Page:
The varied life of Ann Weaver (1830-1885)

The churchyard pathway at Curry Rivel, Somerset, leads out onto the Green
The churchyard pathway at Curry Rivel, Somerset, leads out onto the Green

My 3 x great-grandmother, Ann Weaver, has been an enigma for quite some time but more recently I've made some progress with a little help from another family historian along the way.

Ann was born in 1830 in the village of Curry Rivel in Somerset. She was the daughter of a cordwainer or boot and shoemaker. She gave birth to my 2 x great-grandfather, William Henry Weaver (known as Harry), in 1848 when she was eighteen and unmarried. I still don't know who Harry's father was as he isn't recorded in any documents.

Ann appears to have lived with her parents until 1856 when she married a soldier, John Willshire, who had previously fought in the Crimea. They married in nearby Taunton and then left the area and were living in barracks in Canterbury shortly afterwards. Harry remained in Curry Rivel with his grandparents. John and Ann had a son in 1858 but sadly Ann was widowed in 1864. John had been medically discharged from the army three years beforehand due to phthisis pulmonalis, otherwise known as tuberculosis of the lungs. Their son attended the Royal Military Asylum in Chelsea to complete his schooling.

Ann married again in 1866. Her second husband was Charles Cleverly who was almost ten years her junior. He had various occupations ranging from a farmer's boy, a carter, groom and omnibus driver. Charles and Ann lived in the Saint John area of Westminster. For some reason Charles was not with her in 1881 when the census was taken but Ann had her youngest son at home and was making a living as a shirt maker, something it seems she'd been doing for at least a decade.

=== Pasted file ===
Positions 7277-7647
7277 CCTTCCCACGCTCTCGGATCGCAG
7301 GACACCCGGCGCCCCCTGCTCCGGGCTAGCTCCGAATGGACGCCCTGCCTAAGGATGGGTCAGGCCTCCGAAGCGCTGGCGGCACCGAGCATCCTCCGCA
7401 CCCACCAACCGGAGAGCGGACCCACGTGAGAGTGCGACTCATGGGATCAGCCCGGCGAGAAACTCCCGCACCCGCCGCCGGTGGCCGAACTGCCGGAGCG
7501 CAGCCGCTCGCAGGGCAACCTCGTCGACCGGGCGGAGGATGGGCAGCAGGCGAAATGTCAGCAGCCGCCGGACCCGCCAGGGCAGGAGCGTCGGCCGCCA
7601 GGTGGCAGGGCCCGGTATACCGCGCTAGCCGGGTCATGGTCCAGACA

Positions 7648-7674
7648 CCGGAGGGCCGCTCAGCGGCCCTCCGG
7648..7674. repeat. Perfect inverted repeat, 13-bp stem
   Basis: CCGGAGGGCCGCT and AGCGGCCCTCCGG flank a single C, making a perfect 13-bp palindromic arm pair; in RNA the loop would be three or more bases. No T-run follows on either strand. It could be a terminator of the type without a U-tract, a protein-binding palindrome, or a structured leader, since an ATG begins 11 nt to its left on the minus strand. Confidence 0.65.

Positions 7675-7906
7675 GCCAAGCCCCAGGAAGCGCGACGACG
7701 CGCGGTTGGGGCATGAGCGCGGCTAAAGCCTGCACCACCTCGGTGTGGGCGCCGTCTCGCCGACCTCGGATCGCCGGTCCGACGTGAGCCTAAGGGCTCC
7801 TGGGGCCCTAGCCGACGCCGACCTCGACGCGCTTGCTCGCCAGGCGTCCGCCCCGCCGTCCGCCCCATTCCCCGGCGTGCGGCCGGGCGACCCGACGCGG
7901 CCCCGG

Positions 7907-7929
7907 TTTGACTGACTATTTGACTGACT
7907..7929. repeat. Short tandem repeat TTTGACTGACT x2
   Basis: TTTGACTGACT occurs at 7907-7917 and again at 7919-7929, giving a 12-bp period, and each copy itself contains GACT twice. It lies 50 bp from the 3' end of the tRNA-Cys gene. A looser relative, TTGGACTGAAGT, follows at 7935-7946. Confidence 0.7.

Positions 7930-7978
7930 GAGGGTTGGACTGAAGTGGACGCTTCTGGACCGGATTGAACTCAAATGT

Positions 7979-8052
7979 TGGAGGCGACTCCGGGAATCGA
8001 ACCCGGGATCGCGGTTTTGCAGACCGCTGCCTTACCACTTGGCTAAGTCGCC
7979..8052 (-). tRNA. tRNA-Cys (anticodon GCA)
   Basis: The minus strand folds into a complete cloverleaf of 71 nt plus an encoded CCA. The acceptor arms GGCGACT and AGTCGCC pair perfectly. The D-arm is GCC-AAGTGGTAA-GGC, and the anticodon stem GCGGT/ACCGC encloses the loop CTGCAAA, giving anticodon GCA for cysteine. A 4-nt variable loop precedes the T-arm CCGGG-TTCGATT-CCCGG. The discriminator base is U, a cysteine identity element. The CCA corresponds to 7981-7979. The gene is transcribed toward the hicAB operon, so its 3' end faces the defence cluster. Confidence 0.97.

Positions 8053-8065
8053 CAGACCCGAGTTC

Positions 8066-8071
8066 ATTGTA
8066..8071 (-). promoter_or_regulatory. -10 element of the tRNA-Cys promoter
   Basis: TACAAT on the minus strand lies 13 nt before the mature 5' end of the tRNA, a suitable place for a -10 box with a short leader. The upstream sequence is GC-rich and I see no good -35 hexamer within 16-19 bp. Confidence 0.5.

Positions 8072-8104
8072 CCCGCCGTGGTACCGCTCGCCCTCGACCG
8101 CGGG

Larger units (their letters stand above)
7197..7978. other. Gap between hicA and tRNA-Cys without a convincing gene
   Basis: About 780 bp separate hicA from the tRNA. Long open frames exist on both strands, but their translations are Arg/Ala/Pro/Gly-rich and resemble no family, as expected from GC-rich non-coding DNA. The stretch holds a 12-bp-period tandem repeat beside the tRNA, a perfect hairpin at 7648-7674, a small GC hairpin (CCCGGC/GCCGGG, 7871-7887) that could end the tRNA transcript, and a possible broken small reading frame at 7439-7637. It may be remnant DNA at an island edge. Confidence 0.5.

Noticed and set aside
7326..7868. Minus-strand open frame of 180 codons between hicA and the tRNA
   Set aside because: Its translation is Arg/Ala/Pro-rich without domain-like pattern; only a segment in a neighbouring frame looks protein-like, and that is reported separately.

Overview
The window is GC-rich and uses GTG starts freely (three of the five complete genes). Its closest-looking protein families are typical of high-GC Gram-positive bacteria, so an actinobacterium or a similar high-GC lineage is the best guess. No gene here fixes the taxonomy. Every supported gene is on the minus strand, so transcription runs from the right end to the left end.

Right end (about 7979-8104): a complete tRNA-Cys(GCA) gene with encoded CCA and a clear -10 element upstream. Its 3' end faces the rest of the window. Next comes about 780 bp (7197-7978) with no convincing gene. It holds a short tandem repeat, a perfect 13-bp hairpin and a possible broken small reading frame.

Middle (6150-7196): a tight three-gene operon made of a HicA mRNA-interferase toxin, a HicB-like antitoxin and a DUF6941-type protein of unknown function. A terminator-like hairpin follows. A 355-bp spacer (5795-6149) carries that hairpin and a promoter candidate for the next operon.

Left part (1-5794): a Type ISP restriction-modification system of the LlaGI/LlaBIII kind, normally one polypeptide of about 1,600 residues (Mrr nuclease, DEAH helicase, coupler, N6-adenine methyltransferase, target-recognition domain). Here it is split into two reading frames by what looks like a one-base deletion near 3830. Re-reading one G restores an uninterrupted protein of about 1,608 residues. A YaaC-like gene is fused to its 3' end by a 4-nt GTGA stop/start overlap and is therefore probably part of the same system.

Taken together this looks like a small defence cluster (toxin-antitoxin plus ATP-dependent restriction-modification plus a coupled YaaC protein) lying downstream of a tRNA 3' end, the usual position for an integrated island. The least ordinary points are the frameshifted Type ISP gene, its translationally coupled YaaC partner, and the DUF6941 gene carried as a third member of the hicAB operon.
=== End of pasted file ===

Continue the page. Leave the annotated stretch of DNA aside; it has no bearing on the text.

Ann died of apoplexy (a stroke) on 17th May 1885, aged 54. She'd only suffered briefly and her husband, Charles, was with her when she died. Charles remarried in 1887 and was still alive in 1891 but he disappears from the records after this.

What became of Ann's sons? Harry followed in his grandfather's footsteps and, after a short time working as a journeyman shoemaker in Drimpton, Dorset, he returned to Curry Rivel where he lived and worked until he died in 1944 at the ripe old age of 95.

Ann's younger son, William John Willshire (probably known as John), stayed in London and worked as a clerk. The London lifestyle was likely much less healthy and he died aged 40 having married his second wife less than two weeks beforehand.

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Category: Ancestors Corner

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